Especially for larval stages, postembryonic NBs and their progeny cells have been labelled by exposure to [3H]thymidine (White and Kankel, 1978) or BrdU (Truman and Bate, 1988). By these methods, the large cells appearing peripherally in the CNS cortex of the larva (10-12qm, White and Kankel, 1978; 8 – 10 μm, Truman and Bate, 1988 ; 7 – 11 μm, own observations) were identified as postembryonic NBs and the nests of cells lying beneath to be their progeny. This situation appears to be conserved among several holometabolous insects (Bauer, 1904; Nordlander and Edwards, 1969; Booker and Truman, 1987).

Histochemical staining of the clones resulting from our transplantations of early embryonic precursor cells was carried out in the late third instar larva. The purely blue subclones consisting of a large peripheral cell and an associated nest of small cells correspond in morphology and position to the descriptions mentioned above. Whereas all embryonic descendants of the transplants are strongly labelled with HRP (Technau, 1986), increase in volume (about 6-fold) of postembryonic NBs in the larva and subsequent proliferation leads to an almost complete dilution of HRP in these cells and their progeny (Tix et al. 1989a,b). Therefore, in our preparations, a purely blue-staining subclone represents a postembryonic NB and its progeny cells.

Coinjection of the fluorescent lineage tracer RITC-dextran allowed us to inspect the clones in vivo at late embryonic stages, i.e., before the postembryonic NBs appear. It was not possible to resolve the fluorescently labelled clones in every detail but nevertheless their position and approximate cell numbers were identifiable and in all cases corresponded to the HRP-labelled parts of the same clones subsequently stained in the late larva. This, and the fact that the HRP-labelled cells are fully differentiated, whilst differentiation of postembryonically derived cells is still at an early stage, indicates that they represent components of the larval CNS that developed during embryogenesis.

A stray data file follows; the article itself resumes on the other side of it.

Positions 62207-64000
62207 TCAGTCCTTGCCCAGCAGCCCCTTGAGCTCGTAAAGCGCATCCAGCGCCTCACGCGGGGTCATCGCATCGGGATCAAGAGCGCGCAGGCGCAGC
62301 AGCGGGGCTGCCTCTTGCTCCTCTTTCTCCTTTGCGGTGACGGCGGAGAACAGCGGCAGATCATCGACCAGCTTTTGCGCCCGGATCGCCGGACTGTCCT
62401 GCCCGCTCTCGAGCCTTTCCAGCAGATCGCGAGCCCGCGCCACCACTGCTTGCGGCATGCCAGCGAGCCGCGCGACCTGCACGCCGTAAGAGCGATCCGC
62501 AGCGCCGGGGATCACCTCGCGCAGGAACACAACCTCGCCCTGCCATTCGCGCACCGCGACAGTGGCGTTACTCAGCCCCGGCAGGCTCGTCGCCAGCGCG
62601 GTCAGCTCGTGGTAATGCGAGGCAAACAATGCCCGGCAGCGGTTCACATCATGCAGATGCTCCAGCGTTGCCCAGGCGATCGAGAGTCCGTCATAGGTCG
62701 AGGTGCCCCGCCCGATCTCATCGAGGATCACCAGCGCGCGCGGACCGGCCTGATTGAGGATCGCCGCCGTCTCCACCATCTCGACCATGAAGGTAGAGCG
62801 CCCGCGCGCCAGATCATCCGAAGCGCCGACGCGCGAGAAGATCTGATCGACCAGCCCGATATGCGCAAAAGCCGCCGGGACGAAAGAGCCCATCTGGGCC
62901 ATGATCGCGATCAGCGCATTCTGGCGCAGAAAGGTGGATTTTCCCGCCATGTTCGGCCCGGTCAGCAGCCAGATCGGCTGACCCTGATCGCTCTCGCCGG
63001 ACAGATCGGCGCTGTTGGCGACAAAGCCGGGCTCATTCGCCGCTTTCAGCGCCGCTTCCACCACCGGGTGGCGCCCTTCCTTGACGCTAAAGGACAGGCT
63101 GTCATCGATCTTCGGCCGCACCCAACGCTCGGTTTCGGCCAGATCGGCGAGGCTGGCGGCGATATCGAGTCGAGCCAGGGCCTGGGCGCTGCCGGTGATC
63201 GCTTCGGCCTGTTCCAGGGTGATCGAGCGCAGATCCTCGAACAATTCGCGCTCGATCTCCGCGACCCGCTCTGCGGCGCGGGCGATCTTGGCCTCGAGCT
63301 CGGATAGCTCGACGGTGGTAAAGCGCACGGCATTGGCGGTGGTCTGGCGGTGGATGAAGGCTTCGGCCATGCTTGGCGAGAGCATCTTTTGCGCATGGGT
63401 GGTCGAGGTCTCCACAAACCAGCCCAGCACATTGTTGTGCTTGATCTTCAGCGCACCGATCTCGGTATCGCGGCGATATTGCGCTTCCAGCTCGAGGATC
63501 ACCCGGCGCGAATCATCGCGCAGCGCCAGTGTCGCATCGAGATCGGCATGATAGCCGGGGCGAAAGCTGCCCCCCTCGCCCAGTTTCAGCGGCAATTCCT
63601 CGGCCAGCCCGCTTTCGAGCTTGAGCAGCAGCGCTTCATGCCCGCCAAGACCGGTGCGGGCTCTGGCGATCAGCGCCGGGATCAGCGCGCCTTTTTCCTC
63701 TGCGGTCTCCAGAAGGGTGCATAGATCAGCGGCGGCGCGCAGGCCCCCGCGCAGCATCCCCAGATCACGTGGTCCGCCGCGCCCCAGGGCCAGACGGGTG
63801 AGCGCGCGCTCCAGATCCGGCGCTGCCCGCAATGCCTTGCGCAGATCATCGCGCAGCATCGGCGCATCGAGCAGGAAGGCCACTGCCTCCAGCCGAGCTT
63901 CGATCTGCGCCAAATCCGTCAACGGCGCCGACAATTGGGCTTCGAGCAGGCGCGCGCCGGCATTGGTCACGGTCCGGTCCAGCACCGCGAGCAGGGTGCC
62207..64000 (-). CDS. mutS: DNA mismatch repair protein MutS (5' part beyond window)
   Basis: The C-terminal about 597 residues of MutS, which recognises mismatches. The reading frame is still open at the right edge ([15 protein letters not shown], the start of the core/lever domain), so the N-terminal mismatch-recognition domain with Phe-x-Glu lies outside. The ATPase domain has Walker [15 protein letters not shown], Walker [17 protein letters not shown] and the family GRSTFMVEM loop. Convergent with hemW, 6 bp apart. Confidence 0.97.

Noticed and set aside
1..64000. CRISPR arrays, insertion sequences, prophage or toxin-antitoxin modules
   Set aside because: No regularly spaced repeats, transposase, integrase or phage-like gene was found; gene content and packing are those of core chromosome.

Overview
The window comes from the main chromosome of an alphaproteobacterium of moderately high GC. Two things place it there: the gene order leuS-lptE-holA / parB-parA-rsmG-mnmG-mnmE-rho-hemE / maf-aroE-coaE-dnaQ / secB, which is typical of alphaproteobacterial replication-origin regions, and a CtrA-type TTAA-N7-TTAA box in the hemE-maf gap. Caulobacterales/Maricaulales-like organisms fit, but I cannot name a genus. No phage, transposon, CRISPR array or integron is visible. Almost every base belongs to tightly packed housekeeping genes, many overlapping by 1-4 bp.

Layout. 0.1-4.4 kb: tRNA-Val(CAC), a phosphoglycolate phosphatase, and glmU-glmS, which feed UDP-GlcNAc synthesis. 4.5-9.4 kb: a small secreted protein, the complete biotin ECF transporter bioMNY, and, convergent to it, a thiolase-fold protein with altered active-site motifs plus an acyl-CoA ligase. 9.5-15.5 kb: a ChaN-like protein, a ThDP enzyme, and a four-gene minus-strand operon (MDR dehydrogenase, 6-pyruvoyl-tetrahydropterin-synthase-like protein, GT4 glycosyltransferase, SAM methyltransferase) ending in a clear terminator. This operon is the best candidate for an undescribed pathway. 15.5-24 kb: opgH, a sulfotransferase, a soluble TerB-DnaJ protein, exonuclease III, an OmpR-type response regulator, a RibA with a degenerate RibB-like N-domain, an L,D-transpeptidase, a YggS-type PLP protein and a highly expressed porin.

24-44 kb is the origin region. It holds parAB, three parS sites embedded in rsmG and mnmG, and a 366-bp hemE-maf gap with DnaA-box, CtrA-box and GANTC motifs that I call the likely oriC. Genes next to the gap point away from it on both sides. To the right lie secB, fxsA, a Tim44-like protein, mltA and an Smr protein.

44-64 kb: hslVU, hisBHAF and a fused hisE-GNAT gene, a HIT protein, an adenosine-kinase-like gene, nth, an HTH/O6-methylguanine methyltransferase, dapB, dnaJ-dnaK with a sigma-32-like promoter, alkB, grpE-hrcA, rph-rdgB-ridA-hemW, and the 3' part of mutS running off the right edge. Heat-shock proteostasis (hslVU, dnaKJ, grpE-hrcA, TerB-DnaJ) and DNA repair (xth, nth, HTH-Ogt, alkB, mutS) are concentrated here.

Occasionally, a few cells at the interface between the embryonic and postembryonic part of the clone may stain pale brown (Fig. 3A). Since they clearly carry a much lower concentration of the label than the other HRP-labelled cells, we interpret these cells as being early postembryonic ones. In these cases, the tracer may not have become sufficiently diluted out during enlargement of the postembryonic NB, so that residual HRP is transferred to its first progeny cells before it dilutes out completely during subsequent divisions.

In the thoracic neuromeres, the number of postem-bryonic NBs has been shown to be similar to the number of embryonic NBs (Truman and Bate, 1988). This does not conform with the results from our transplantation experiments. Only 68 % of the resulting clones contained embryonic as well as postembryonic progeny cells, whilst 32 % consisted of embryonic cells only. These purely embryonic clones were not confined to particular regions within the CNS. For example, one might expect to find such clones near the midline as there are progenitor cells there that behave unlike NBs (Bate and Grünewald, 1981; Thomas et al. 1984; Crews et al. 1988). Instead, these clones also appeared in all other ventrodorsal positions at similar frequencies. Furthermore, in all clones with postembryonic cells, we could only detect one NB. Thus, the high rate of clones that did not have postembryonic subclones is not compensated for by other clones carrying more than one postembryonic NB.